After receiving 34 briefs on the merits (including 31 amicus briefs) and hearing oral argument, the Court dismisses the writ of certiorari, thereby refusing to decide the questions presented, at least for now. In my view, however, the questions presented directly concern the freedom of Americans to speak about public matters in public debate, no jurisdictional rule prevents us from deciding those questions now, and delay itself may inhibit the exercise of constitutionally protected rights of free speech without making the issue significantly easier to decide later on. Under similar circumstances, the Court has found that failure to review an interlocutory order entails an inexcusable delay of the benefits [of appeal] Congress intended to grant. Mills v. Alabama, 384 U.S. 214, 217 (1966). I believe delay would be similarly wrong here. I would decide the questions presented, as we initially intended.
Article IIIs case or controversy requirement does not bar us from hearing this case. Article III requires a litigant to have standingi.e., to show that he has suffered injury in fact, that the injury is fairly traceable to actions of the opposing party, and that a favorable decision will likely redress the harm. Bennett v. Spear, 520 U.S. 154, 162 (1997) (internal quotation marks omitted). Kasky, the state-court plaintiff in this case, might indeed have had trouble meeting those requirements, for Kaskys complaint specifically states that Nikes statements did not harm Kasky personally. Lodging of Petitioners 45 (¶8). But Nike, the state-court defendantnot Kasky, the plaintiffhas brought the case to this Court. And Nike has standing to complain here of Kaskys actions.
These actions threaten Nike with injury in fact. As a private attorney general, Kasky is in effect enforcing a state law that threatens to discourage Nikes speech. See Cal. Bus. & Prof. Code Ann. §§17204, 17535 (West 1997). This Court has often found that the enforcement of such a law works constitutional injury even if enforcement proceedings are not completeindeed, even if enforcement is no more than a future threat. See, e.g., Houston v. Hill, 482 U.S. 451, 459, n. 7 (1987) (standing where there is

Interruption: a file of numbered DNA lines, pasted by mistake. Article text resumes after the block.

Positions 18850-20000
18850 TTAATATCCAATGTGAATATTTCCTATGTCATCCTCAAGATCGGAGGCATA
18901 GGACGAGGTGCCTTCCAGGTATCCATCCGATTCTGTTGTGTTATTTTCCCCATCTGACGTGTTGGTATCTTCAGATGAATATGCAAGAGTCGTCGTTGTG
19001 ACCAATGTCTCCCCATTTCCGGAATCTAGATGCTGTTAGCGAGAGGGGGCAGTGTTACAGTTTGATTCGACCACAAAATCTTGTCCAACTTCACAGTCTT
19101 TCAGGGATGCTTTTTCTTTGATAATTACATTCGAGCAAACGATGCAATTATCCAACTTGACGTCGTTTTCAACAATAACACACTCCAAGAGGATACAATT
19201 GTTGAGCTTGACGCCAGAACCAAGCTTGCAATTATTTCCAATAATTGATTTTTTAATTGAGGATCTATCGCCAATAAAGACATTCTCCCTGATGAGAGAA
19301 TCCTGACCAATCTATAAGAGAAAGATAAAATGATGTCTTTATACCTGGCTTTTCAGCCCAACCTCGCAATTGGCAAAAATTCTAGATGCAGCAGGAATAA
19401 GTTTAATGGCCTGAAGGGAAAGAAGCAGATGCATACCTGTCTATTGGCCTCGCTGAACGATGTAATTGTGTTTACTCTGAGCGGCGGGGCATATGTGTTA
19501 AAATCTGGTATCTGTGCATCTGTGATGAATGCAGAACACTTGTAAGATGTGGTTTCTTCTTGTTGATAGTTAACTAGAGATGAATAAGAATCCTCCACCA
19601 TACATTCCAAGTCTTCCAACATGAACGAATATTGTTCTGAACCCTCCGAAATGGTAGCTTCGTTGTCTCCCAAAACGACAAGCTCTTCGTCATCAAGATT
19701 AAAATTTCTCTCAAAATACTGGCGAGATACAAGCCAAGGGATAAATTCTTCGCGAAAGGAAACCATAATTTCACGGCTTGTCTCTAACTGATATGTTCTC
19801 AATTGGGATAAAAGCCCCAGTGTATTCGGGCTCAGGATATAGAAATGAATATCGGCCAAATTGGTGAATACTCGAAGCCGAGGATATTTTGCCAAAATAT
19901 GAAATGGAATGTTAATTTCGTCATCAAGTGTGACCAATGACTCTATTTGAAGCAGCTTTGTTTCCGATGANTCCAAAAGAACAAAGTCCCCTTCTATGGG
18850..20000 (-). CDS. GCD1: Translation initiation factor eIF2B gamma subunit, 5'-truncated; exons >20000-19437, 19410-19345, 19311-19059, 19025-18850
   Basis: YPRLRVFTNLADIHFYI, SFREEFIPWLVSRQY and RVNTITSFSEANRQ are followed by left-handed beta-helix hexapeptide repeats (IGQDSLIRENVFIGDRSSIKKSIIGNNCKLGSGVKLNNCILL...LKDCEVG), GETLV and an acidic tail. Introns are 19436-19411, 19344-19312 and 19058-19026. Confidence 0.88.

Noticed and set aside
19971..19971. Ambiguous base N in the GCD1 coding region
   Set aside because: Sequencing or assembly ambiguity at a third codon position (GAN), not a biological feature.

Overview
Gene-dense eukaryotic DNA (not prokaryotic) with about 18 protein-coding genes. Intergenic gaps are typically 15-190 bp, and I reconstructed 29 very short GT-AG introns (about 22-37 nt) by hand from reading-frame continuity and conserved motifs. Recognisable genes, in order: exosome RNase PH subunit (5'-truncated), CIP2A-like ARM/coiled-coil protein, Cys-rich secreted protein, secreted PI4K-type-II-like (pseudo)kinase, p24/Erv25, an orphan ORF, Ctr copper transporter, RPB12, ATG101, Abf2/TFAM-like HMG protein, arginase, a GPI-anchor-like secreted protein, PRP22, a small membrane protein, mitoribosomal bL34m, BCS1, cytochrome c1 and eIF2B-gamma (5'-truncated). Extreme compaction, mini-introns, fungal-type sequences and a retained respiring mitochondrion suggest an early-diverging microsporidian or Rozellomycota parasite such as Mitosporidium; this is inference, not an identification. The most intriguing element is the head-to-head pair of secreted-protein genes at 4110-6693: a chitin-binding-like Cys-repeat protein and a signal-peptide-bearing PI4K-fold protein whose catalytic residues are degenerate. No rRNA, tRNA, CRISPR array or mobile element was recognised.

Here, of course, an action to enforce Californias lawslaws that discourage certain kinds of speechamounts to more than just a genuine, future threat. It is a present realityone that discourages Nike from engaging in speech. It thereby creates injury in fact. Supra, at 3. Further, that injury is directly traceable to Kaskys pursuit of this lawsuit. And this Courts decision, if favorable to Nike, can redress that injury. Ibid.
Since Nike, not Kasky, now seeks to bring this case to federal court, why should Kaskys standing problems make a critical difference? In ASARCO Inc. v. Kadish, 490 U.S. 605, 618 (1989), this Court specified that a defendant with standing may complain of an adverse state-court judgment, even if the other partythe party who brought the suit in state court and obtained that judgmentwould have lacked standing to bring a case in federal court. See also Virginia v. Hicks, ante, at __ (slip op., at 67).
In ASARCO, state taxpayers (who ordinarily lack federal standing) sued a state agency in state court, seeking a judgment declaring that the States mineral leasing procedures violated federal law. See 490 U.S., at 610. ASARCO and other mineral leaseholders intervened as defendants. Ibid. The plaintiff taxpayers obtained a state-court judgment declaring that the States mineral leasing procedures violated federal law. The defendant mineral leaseholders asked this Court to review the judgment. And this Court held that the leaseholders had standing to seek reversal of that judgment here.